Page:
Jaguar Land Rover embraces connectivity to drive CX

IT decision makers in all sectors must be alert to the power of digital disruption and retailers can learn lessons from the way car manufacturer Jaguar Land Rover is innovating to boost customer experiences.

James Drake-Lee, head of InControl operations at Jaguar Land Rover, explained to the audience at the recent DataIQ Future Conference in London how his firm is responding to rapid change in the automotive sector.

He said car manufacturers must address the engineering challenges associated to key trends, such as connected cars and autonomous vehicles, while continuing to innovate and create new business models to generate value-driving services for the organisation and its customers.

“Our competition is doing it – and if we’re not equal to the rest, we’ll be left lagging behind,” said Drake-Lee. “Our market insight also suggests that our customers want us to embrace new technologies and we have to respond to those needs. We’re determined to be at the forefront of innovation.”

Drake-Lee, who has worked with Jaguar Land Rover for nine years, is currently responsible for the team that manages the roll-out of Jaguar Land Rover’s connected car features to different markets around the globe.

Improving the in-car experience

He pointed to research that suggests the average European commuter spends as many as 52 minutes in their car for each journey, twice a day. His organisation hopes to use technology to improve the in-car experience.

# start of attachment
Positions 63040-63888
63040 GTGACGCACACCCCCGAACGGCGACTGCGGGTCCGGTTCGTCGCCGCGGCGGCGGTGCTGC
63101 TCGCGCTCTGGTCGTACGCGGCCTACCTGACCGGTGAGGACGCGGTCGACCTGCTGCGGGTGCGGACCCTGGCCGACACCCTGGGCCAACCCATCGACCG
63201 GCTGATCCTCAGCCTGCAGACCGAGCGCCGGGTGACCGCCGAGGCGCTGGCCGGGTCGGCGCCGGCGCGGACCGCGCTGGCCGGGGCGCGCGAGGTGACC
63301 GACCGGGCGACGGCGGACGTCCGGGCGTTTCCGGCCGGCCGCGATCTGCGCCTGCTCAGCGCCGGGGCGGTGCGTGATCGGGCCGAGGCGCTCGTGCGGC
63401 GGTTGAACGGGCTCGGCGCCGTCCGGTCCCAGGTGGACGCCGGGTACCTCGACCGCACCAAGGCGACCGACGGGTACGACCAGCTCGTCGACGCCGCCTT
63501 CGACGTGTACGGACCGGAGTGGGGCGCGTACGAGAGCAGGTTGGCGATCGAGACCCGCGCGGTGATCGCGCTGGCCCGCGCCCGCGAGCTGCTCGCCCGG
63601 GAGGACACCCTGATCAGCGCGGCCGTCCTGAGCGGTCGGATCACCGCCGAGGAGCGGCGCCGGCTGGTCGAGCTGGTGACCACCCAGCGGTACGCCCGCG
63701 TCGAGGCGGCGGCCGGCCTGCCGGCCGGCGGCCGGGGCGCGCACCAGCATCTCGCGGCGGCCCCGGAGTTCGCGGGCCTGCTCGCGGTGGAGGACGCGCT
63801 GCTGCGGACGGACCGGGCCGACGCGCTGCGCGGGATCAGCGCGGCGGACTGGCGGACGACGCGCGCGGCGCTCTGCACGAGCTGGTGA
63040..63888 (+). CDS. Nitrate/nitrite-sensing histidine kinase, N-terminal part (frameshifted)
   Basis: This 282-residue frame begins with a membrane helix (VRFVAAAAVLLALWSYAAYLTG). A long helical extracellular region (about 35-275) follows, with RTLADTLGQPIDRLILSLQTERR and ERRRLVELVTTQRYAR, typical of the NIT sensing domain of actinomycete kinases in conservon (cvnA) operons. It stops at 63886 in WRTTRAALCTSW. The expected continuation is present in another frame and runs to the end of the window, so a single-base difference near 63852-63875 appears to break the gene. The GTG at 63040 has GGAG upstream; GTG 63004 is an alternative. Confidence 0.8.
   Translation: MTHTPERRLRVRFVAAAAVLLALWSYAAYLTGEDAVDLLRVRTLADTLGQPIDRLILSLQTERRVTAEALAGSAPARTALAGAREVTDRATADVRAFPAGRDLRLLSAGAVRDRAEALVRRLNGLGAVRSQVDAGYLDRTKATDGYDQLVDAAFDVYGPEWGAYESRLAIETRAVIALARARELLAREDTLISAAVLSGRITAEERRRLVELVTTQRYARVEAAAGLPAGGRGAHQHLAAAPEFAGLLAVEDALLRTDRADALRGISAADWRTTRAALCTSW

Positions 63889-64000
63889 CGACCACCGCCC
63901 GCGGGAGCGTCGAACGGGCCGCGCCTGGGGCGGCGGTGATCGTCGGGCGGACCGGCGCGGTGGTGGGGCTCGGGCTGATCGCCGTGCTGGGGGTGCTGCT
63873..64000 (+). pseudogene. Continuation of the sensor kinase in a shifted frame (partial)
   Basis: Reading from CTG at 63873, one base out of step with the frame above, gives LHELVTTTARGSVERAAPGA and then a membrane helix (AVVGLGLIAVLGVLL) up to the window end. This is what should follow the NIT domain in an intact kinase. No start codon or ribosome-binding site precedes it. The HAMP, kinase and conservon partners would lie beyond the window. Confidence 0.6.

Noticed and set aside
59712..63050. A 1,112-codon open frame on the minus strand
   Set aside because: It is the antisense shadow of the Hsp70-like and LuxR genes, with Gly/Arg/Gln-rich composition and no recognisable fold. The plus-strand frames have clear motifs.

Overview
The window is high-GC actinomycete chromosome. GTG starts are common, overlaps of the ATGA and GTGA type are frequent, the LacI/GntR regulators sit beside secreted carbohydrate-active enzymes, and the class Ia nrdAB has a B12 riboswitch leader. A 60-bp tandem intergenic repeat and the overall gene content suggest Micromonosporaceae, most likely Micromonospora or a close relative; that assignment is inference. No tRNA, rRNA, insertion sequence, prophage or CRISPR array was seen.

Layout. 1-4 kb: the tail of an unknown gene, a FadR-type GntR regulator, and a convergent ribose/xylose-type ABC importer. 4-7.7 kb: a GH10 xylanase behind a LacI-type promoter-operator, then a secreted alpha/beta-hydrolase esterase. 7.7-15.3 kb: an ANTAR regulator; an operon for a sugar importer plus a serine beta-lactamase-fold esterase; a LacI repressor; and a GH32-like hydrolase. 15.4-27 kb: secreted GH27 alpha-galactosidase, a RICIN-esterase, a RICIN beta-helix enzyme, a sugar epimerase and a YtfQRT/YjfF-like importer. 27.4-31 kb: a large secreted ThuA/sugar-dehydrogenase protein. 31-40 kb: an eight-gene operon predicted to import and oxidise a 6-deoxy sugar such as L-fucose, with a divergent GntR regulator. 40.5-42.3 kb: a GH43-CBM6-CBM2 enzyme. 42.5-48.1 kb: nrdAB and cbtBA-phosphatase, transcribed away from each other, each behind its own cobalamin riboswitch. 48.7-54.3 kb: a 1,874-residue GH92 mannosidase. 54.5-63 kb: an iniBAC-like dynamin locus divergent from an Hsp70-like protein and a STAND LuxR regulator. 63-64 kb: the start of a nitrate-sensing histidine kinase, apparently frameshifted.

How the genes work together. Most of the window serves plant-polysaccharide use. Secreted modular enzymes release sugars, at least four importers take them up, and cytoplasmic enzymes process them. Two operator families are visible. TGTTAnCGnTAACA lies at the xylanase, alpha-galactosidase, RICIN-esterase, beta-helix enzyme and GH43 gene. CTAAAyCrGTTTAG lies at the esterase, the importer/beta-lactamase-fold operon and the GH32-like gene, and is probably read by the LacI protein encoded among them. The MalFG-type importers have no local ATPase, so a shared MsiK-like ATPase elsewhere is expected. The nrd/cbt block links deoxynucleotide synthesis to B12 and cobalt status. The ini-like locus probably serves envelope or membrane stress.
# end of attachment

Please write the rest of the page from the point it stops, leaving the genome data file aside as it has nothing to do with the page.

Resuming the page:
“Customers want to use their time more effectively and we need to respond to that,” said Drake-Lee. “Consumers are saying that the more connectivity you give me, and the more useful things I can do, the more I’ll be prepared to look at your products.” 

He explained how the firm is already making progress. Connected car services are available on 78% of production vehicles across 33 markets. Drake-Lee suggested that several technical features are crucial, including Wi-Fi connectivity, infotainment services and networking.

The firm, for example, offers a product called Protect, a smart phone app that allows customers to connect to their cars remotely through a smart phone. An SOS Emergency Call feature in the app sends information to the emergency services automatically, including location.

Drake-Lee said business leaders looking to make the most of connectivity should avoid making prescriptive technology decisions on behalf of their clients. “We’re device neutral,” he said. “The customer should be able to use whatever device they want. We want our customers to make their own choices while they own our vehicles.” 

Data allows Jaguar Land Rover to deliver services that the firm had not previously envisioned, said Drake-Lee. He also suggested that innovation is not just about improved experiences. Retailers should note smart use of technology on behalf of customers has a direct impact on the bottom line.

“The use of advanced technology is also about profitability,” said Drake-Lee. “By offering new services, and connecting customers, we can start to deliver the services of the future that people demand. We need to keep up with the pace of change and innovate to deliver new services for customers.”